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Hughes v. Berryhill

United States District Court, E.D. Tennessee, Knoxville

September 27, 2017

DAVID S. HUGHES, Plaintiff,
v.
NANCY A. BERRYHILL, [1] Acting Commissioner of Social Security, Defendant.

          MEMORANDUM OPINION

         This case is before the undersigned pursuant to 28 U.S.C. § 636(c), Rule 72(b) of the Federal Rules of Civil Procedure, and the consent of the parties [Doc. 17]. Now before the Court is the Plaintiff's Motion for Judgment on the Pleadings and Memorandum in Support [Docs. 12 & 13] and the Defendant's Motion for Summary Judgment and Memorandum in Support [Docs. 14 & 15]. David S. Hughes (“Hughes”) seeks judicial review of the decision of the Administrative Law Judge (“the ALJ”), the final decision of the Acting Commissioner of Social Security (“the Commissioner”).

         Hughes filed for Disability Insurance Benefits in January, 2013. The application was denied, and denied again on reconsideration. Following a hearing, the ALJ entered an unfavorable decision (“the Decision”) on June 23, 2015 (Tr. 24-35). The Decision became final when the Appeals Council denied review in April, 2016 (Tr. 1-3).

         I. BACKGROUND

         Hughes was 45 years of age when the ALJ issued the Decision in this case (Tr. 34). Hughes graduated from high school and he attended two years of college (Tr. 177). His past relevant work experience is a physical therapy assistant (Tr. 49-50). Hughes alleges an onset of disability in April, 2012, as the result of an automobile accident in which he sustained multiple fractures and other injuries. The Plaintiff alleges disability based on physical problems, pain and cognitive impairments.

         The Court has considered the medical evidence in the record, the testimony at the hearing, and all other evidence in the record. The medical history of the Plaintiff and the content of the ALJ's Decision are not in dispute, and need not be repeated here.

         II. STANDARD OF REVIEW

         When reviewing the Commissioner's determination of whether an individual is disabled pursuant to 42 U.S.C. § 405(g), the Court is limited to determining “whether the ALJ applied the correct legal standards and whether the findings of the ALJ are supported by substantial evidence.” Blakley v. Comm'r of Soc. Sec., 581 F.3d 399, 405 (6th Cir. 2009) (citing Key v. Callahan, 109 F.3d 270, 273 (6th Cir. 1997)). If the ALJ applied the correct legal standards and his findings are supported by substantial evidence in the record, his decision is conclusive and must be affirmed. 42 U.S.C. § 405(g); Warner v. Comm'r of Soc. Sec., 375 F.3d 387, 390 (6th Cir. 2004). Substantial evidence is “more than a scintilla of evidence but less than a preponderance; it is such relevant evidence as a reasonable mind might accept as adequate to support a conclusion.” Cutlip v. Sec'y of Health & Human Servs., 25 F.3d 284, 286 (6th Cir. 1994) (citing Kirk v. Secretary of Health & Human Servs., 667 F.2d 524, 535 (6th Cir. 1981)) (internal citations omitted).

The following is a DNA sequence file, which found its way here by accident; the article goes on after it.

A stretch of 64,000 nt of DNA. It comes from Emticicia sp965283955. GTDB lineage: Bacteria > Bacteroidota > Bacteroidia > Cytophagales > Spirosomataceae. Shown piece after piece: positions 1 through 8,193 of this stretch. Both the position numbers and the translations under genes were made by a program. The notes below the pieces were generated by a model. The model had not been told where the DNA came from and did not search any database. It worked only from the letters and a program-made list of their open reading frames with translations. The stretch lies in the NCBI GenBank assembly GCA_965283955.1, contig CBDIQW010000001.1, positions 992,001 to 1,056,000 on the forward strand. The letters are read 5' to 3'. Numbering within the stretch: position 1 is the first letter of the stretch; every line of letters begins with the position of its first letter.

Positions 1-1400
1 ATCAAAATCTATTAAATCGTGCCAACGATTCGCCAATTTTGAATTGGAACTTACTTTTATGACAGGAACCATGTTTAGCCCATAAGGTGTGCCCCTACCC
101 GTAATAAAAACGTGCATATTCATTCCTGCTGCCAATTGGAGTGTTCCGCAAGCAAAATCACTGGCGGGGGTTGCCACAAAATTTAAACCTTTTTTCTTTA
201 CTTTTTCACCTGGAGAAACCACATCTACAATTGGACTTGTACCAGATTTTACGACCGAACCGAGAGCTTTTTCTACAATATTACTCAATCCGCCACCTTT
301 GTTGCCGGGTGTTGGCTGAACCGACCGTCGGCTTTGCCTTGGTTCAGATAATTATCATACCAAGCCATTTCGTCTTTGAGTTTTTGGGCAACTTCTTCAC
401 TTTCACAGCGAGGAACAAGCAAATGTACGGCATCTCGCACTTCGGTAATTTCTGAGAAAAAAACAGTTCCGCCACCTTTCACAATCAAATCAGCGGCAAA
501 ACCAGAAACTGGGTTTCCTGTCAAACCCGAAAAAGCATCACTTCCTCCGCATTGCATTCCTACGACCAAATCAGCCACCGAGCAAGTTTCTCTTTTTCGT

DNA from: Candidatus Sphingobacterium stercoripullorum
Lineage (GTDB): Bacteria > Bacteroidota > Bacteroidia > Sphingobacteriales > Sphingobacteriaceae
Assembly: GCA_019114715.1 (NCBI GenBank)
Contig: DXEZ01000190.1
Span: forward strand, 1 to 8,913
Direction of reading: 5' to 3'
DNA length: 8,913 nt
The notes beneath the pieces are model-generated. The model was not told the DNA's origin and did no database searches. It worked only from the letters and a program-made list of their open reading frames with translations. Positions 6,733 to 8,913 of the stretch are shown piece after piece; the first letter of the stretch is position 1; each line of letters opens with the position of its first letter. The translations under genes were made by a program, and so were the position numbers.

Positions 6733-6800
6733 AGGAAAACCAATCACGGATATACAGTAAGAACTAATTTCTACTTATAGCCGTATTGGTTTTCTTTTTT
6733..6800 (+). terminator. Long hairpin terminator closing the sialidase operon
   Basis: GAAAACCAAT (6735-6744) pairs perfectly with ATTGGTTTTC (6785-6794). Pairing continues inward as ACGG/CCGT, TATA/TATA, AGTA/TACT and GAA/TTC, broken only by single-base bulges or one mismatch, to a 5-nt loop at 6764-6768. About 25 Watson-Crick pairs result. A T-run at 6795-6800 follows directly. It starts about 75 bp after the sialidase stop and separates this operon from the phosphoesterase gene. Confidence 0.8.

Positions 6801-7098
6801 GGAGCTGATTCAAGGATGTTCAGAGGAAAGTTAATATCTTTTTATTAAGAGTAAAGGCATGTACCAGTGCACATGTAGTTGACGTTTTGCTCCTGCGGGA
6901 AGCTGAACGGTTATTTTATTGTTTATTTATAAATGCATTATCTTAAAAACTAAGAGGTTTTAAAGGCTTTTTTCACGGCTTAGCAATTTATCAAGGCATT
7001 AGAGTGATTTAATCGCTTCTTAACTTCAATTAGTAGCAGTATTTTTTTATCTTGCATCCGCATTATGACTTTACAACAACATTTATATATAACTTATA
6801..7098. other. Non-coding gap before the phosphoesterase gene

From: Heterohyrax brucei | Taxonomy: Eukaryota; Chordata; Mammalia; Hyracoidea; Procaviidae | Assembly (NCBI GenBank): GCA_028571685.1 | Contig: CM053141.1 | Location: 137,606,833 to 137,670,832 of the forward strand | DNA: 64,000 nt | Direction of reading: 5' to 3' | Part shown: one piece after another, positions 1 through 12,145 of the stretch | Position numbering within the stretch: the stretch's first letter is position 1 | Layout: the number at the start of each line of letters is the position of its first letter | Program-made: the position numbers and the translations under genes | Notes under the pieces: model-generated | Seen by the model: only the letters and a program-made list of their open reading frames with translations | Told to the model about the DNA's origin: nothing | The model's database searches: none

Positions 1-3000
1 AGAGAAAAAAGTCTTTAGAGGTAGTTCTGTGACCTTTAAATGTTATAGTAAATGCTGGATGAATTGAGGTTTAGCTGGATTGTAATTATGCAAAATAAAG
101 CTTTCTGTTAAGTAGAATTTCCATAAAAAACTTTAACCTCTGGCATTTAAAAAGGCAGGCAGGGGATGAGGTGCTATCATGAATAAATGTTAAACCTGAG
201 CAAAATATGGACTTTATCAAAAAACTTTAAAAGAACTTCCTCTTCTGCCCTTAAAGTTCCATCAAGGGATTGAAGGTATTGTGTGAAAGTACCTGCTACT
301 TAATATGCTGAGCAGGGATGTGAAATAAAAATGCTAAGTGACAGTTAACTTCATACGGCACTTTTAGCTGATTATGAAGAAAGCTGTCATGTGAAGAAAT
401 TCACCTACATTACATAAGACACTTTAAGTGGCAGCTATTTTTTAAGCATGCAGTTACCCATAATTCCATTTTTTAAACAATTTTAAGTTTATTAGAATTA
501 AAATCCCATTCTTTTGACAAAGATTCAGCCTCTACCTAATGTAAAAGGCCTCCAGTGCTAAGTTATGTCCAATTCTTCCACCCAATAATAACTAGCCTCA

It is immaterial whether the record may also possess substantial evidence to support a different conclusion from that reached by the ALJ, or whether the reviewing judge may have decided the case differently. Crisp v. Sec'y of Health & Human Servs., 790 F.2d 450, 453 n.4 (6th Cir. 1986). The substantial evidence standard is intended to create a “‘zone of choice' within which the Commissioner can act, without the fear of court interference.” Buxton v. Halter, 246 F.3d 762, 773 (6th Cir. 2001) (quoting Mullen v. Bowen, 800 F.2d 535, 545 (6th Cir. 1986)). Therefore, the Court will not “try the case de novo, nor resolve conflicts in the evidence, nor decide questions of credibility.” Garner v. Heckler, 745 F.2d 383, 387 (6th Cir. 1984) (citing Myers v. Richardson, 471 F.2d 1265 (6th Cir. 1972)).

         In addition to reviewing the ALJ's findings to determine whether they were supported by substantial evidence, the Court also reviews the ALJ's decision to determine whether it was reached through application of the correct legal standards and in accordance with the procedure mandated by the regulations and rulings promulgated by the Commissioner. See Wilson v. Comm'r of Soc. Sec., 378 F.3d 541, 544 (6th Cir. 2004).

         On review, the plaintiff “bears the burden of proving his entitlement to benefits.” Boyes v. Sec'y. of Health & Human Servs., 46 F.3d 510, 512 (6th Cir. 1994) (citing Halsey v. Richardson, 441 F.2d 1230 (6th Cir. 1971)).

         III. ANALYSIS

         As a threshold matter, Hughes argues that the Appeals Council erred by failing to review Plaintiff's application for benefits following the submission of new and material evidence. The Defendant argues that Hughes has failed to meet his burden of showing that the new evidence is material.

         Hughes submitted a request for review to the Appeals Council on July 7, 2015 (Tr. 12-20). He submitted new evidence in support of his appeal on October 30, 2015 in the form of a Vocational Report from Mark Boatner dated October 8, 2015.

         In summary, Boatner opined that there were no jobs available that Hughes would be capable of performing with the RFC ...


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